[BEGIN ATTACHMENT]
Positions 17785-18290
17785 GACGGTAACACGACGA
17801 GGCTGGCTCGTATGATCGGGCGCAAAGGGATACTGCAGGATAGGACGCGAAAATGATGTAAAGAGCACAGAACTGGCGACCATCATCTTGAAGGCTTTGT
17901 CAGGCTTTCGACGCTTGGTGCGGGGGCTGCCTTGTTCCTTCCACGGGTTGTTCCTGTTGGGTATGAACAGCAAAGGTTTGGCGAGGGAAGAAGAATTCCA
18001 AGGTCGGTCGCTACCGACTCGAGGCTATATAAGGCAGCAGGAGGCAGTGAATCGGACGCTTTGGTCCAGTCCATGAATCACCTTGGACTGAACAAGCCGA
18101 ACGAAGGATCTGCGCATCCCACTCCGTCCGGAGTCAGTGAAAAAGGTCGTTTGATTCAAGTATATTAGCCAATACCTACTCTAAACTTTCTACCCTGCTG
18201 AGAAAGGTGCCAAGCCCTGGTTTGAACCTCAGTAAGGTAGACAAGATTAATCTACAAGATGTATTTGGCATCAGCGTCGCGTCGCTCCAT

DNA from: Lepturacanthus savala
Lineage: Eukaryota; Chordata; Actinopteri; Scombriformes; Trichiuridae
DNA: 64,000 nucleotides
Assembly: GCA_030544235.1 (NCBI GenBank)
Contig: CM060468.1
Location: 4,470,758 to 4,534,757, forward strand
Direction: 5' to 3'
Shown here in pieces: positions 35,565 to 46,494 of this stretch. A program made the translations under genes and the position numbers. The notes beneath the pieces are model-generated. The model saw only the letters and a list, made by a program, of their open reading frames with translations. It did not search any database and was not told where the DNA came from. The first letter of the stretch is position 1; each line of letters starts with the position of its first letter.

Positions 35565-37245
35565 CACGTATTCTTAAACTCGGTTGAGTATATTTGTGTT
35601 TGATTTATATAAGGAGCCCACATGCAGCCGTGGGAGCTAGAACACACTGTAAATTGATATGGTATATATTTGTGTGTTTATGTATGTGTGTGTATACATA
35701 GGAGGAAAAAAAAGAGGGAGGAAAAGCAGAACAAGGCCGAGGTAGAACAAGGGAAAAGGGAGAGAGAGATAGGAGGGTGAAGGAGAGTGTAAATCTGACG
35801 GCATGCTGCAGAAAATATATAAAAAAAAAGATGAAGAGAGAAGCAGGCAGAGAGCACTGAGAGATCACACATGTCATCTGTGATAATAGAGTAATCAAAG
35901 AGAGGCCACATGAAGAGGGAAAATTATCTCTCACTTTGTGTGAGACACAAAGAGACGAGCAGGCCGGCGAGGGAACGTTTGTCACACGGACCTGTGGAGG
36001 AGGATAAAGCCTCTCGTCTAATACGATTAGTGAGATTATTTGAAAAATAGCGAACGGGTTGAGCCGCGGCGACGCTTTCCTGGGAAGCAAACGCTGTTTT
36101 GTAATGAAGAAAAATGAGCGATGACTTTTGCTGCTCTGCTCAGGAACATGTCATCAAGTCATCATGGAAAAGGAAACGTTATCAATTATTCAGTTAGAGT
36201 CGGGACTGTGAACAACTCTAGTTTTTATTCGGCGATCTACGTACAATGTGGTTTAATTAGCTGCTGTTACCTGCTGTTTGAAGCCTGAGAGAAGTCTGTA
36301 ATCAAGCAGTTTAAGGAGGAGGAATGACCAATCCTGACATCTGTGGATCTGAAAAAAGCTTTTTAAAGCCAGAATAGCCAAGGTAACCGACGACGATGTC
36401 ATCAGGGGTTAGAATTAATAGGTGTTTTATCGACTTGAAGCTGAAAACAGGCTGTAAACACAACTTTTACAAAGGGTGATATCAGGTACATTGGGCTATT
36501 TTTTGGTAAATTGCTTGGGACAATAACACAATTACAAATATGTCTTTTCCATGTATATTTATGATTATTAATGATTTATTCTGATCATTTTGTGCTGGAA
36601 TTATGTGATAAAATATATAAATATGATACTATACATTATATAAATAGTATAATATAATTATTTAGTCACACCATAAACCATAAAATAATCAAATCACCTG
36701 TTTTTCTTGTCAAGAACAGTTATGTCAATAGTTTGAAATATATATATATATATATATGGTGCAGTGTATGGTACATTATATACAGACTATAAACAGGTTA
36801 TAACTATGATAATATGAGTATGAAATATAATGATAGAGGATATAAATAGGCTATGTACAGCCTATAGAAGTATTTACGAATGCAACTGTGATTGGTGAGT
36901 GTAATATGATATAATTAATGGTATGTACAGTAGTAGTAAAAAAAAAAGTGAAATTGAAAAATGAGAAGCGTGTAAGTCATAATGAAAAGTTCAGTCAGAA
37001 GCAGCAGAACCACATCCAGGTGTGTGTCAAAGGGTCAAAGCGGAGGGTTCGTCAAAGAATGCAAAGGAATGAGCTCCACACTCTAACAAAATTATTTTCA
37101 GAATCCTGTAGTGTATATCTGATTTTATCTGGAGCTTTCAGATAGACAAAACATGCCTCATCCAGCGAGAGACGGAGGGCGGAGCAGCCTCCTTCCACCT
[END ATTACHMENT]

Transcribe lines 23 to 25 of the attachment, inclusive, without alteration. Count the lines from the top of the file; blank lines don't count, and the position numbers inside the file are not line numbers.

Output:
36101 GTAATGAAGAAAAATGAGCGATGACTTTTGCTGCTCTGCTCAGGAACATGTCATCAAGTCATCATGGAAAAGGAAACGTTATCAATTATTCAGTTAGAGT
36201 CGGGACTGTGAACAACTCTAGTTTTTATTCGGCGATCTACGTACAATGTGGTTTAATTAGCTGCTGTTACCTGCTGTTTGAAGCCTGAGAGAAGTCTGTA
36301 ATCAAGCAGTTTAAGGAGGAGGAATGACCAATCCTGACATCTGTGGATCTGAAAAAAGCTTTTTAAAGCCAGAATAGCCAAGGTAACCGACGACGATGTC